Here is an intersting report courtesy of our friends at Marlin Associates:

recent report by KPMG indicated that in Q2 the global Fintech industry saw $8.4bn in transaction value as a result of around 290 deals – up from around 260 deals in Q1. We note that investments into, and purchase of, b2b Fintech firms are particularly in vogue. The $3.6bn buyout of Canada’s D+H by Vista Equity was not only the biggest deal of the quarter, it was also a reminder that Fintech is about a lot more than just payments and lending. The D+H deal notwithstanding, it is smaller deals where most of the action is – most Fintech transactions are well under $200mn. And while a few Asian firms continue to draw very high values, the cumulative value of Fintech deals in Europe doubled compared to the prior quarter to around $2bn.

The sources of capital are many, including traditional VCs and PE firms. But it is interesting to note that about $2.5bn of Q2 investment came from corporates – as the disrupted continue to push back – buying or investing in those who would be the disruptors.

For some, the focus is on buying or investing in companies that help improve the efficiency of back-office functions along with those that provide reg tech, insurance tech, capital markets tech, exchanges, enterprise data, analytics, cloud-based services and AI. (See our take on the AI phenomenon here.)

All this is not to say that consumer-based Fintech is out of favor. There are still a bunch of Fintech Unicorns out there: Lending Club, Square, Credit Karma, SoFi, Kabbage, Funding Circle, Gusto (Zenpayroll), Klarna, Avant Credit, Prosper Transferwise, Mozido and more. 26 of them by some counts – more than half of which are in China. But with regulators weighing tougher rules on consumer-oriented firms, Powa going bust, Zenefits seeing a big drop in market cap, and some of the largest consumer based Fintech companies cutting back growth estimates – and in some cases, jobs – there does seem to be some increased interest in looking to b2b Fintech companies.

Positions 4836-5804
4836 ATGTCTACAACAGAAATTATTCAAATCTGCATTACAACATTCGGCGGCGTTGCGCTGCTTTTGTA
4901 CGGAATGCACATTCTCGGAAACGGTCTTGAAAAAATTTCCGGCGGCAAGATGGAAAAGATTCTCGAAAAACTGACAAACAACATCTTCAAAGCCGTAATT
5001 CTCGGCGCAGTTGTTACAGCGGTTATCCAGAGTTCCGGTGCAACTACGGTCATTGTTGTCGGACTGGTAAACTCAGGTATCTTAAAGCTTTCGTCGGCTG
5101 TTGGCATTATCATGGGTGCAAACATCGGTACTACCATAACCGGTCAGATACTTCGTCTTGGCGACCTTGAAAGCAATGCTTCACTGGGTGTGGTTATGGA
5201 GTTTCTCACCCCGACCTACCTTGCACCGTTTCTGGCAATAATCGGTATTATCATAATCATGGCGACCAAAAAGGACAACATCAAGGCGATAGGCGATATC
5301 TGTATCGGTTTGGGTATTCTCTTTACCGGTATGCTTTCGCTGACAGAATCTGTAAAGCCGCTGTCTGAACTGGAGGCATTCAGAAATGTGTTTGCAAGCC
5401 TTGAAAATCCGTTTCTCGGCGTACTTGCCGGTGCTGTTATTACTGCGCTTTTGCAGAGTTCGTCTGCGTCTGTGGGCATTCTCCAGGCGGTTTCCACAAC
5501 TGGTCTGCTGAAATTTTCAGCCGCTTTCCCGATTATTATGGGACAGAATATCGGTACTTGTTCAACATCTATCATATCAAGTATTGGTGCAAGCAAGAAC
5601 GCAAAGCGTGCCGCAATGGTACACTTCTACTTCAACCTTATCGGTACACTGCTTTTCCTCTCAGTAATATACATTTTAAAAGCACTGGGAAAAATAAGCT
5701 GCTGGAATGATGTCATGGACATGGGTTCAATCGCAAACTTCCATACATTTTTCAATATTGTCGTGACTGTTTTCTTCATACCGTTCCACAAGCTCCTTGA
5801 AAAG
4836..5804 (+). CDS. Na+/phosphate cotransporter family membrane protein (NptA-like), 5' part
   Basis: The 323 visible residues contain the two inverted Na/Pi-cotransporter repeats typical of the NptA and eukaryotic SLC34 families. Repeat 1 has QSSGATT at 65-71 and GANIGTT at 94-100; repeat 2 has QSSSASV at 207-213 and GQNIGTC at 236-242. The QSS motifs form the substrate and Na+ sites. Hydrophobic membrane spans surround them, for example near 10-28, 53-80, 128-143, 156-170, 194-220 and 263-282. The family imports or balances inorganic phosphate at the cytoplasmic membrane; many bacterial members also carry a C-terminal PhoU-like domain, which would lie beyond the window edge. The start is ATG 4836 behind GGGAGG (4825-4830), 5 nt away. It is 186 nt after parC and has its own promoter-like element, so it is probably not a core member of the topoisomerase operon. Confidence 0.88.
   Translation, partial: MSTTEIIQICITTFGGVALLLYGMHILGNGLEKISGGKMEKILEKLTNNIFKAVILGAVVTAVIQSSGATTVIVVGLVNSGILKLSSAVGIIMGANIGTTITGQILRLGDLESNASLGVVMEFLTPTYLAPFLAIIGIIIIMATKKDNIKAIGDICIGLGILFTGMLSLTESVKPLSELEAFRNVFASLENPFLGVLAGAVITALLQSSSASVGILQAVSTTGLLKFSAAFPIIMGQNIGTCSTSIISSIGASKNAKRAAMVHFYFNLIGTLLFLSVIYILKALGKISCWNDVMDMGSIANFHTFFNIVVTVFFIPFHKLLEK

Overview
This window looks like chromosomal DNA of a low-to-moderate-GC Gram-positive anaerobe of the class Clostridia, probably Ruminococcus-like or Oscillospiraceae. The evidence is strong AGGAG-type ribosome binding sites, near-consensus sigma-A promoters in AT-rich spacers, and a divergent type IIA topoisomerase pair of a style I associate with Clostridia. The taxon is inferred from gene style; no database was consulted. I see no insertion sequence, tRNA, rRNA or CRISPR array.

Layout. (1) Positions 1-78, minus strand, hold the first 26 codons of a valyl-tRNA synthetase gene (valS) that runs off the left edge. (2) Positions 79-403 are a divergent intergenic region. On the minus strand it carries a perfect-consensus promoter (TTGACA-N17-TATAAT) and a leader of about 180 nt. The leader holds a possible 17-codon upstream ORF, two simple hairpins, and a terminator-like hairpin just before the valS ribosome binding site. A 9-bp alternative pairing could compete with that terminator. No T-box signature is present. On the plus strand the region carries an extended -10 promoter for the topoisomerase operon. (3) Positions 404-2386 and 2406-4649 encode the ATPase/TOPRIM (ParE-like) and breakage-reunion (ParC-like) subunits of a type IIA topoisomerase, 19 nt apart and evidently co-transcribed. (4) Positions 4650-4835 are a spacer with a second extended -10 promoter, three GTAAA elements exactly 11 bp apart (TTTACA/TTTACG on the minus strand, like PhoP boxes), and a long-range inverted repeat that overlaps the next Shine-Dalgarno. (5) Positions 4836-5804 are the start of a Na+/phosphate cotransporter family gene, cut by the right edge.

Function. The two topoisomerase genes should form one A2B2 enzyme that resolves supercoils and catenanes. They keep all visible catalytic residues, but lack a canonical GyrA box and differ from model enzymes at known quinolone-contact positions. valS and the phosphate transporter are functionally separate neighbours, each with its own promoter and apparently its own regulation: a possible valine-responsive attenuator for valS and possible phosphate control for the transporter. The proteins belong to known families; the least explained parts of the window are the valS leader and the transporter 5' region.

You can see more about the trends and deals in Fintech m&a in the report found below. As you will see, values and volume in all seven sectors of the Fintech world that we follow – and sometimes lead, remain strong. Please see the most notable deals below:

  • Vantiv (NYSE:VNTV) agreed on terms to acquire Worldpay (LSE:WPG) for $9.8bn, implying an enterprise value of $11.5bn and valuing the company at an implied 7.9x 2016 net revenue and 21.1x 2016 EBITDA,
  • Blackstone (NYSE:BX) and CVC Capital Partners offered to acquire Paysafe (LSE:PAYS) for £2.9bn (~$3.7bn), implying an enterprise value of $4.0bn and valuing the company at an implied 4.1x LTM revenue and 15.9x LTM EBITDA,
  • Ingenico Group (ENXTPA:ING) agreed to acquire Bambora for €1.5bn (~$1.7bn), valuing the company at an implied 7.4x 2016 revenue,
  • Red Ventures (Fort Mill, SC) agreed to acquire Bankrate (NYSE:RATE) for $1.3bn, implying an enterprise value of $1.4bn and valuing the company at an implied 3.1x LTM revenue and 15x LTM EBITDA,
  • Betterment (New York, NY) raised $70mm in a round of funding led by existing investor Kinnevik, and including other existing investors Bessemer Venture Partners, Menlo Ventures, and Francisco Partners.


Please read more from our Fintech Market Update from Marlin & Associates